Chapter 40B Should Buy the Farm

Article excerpt

"It's really the last remaining large piece of land in the entire town. It would just be an enormous loss not just for Winchester but really for the whole state, and really for the country. It's a property of national and even international significance. To see something like that disappear would just kill me because you can't reproduce it. It won't come back. It's gone forever." (1)

I. INTRODUCTION

Winchester, Massachusetts is a quaint New England town. (2) The town center, consisting of brick walkways and stone buildings, hosts small shops and boutiques with a limited number of commercial franchises bearing softened logos. (3) Large Victorian homes, a few buildings, churches, and other structures throughout the area surround the center of town. (4) Newer development located along the town lines has been limited to large, single-family dwellings. (5)

Although most of Winchester's six square miles are covered by homes and other structures, Winchester maintains its character through historic structures and green space. (6) In addition, the changing landscape of hills and valleys offers views that seem to defy the dense development. (7) Indeed, the town retains an old New England atmosphere. (8) Behind a sign bearing the words "THE FARM," one can catch a glimpse of green pastures, woods, and raspberry fields. (9)

Upon further examination, however, it becomes evident that this atmosphere has been consciously preserved. (10) Just down the street, at the bottom of a steep hill, an active intersection bears no traffic lights. (11) Sidewalks are scarce. (12) Removed from the center of town, there is no public transportation. (13)

It is thus unsurprising that residents disapproved when a large-scale development threatened to invade their neighborhood. (14) Residents were concerned that the developer would evade the local zoning laws by allocating a certain number of units to low-income housing on farmland of historical significance. (15) Additionally, the land, which contains wetlands, a pasture, and wooded areas, is of environmental significance. (16) Some residents also may have resisted the addition of low-income families to a community where most people belong to a country club. (17)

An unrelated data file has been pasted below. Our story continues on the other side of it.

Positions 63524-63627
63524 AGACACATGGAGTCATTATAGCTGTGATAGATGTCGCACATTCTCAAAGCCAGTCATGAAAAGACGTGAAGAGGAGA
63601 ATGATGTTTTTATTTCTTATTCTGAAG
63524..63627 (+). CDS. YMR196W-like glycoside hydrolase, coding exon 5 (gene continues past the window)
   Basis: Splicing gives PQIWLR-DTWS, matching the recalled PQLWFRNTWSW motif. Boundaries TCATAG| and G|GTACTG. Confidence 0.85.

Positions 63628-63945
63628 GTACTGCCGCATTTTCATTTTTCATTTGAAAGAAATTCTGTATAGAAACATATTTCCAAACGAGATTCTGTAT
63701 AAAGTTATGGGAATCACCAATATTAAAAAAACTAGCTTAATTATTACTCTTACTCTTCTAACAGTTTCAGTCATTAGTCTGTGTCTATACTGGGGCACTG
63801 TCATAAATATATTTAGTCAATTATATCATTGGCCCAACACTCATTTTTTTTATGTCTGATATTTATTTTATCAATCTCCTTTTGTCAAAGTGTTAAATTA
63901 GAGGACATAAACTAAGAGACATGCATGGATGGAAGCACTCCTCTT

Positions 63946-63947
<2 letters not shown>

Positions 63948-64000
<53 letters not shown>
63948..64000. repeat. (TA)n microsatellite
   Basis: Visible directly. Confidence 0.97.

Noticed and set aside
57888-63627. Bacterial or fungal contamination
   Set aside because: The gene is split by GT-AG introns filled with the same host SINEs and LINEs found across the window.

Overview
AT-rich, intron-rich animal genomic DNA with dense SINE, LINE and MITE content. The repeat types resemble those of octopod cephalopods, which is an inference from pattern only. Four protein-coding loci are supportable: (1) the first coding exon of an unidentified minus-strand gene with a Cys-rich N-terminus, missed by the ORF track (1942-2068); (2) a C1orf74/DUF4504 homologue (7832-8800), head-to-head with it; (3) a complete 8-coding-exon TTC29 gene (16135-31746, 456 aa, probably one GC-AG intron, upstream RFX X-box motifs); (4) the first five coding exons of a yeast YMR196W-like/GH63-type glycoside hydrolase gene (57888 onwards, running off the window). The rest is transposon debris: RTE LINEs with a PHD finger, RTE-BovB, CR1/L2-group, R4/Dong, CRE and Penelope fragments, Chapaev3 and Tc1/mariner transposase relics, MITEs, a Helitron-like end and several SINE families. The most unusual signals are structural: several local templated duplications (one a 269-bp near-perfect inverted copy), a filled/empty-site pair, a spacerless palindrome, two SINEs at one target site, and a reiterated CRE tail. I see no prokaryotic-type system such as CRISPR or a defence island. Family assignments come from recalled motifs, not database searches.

Massachusetts General Laws Chapter 40B (Chapter 40B) permits a developer to bypass local zoning laws by designating a number of units as low-or-moderate-income housing. (18) The Massachusetts legislature passed Chapter 40B in 1969 to counteract exclusionary zoning practices in suburban Massachusetts. (19) Exclusionary zoning restricts access to a community by instituting building standards that increase home prices. (20) Thus, exclusionary zoning incidentally bars low-or-moderate-income households and disproportionately restricts minorities. (21)

Zoning law implementation and enforcement has traditionally belonged to local, rather than state or federal government. (22) Chapter 40B, however, permits a state board to override local decisions prohibiting or restricting a proposed development that includes affordable housing. (23) Traditional zoning power returns to the locality only after 10 percent of the housing in a community meets the legislative definition of "affordable." (24) Thereafter, so long as 10 percent of the community's housing remains affordable, the locality need not grant permits to Chapter 40B developers. (25)

Winchester residents have been particularly cognizant of Chapter 40B since the former owners of the twenty-acre Hamilton Farm agreed to sell it to developer AvalonBay. (26) With merely 1.8 percent of its total units considered affordable under Chapter 40B, Winchester could not reasonably deny AvalonBay zoning rights under Chapter 40B. (27) Instead, Winchester exercised its right of first refusal under Massachusetts General Laws Chapter 61A, buying the land under the same terms as the Hamiltons had agreed to sell to AvalonBay. …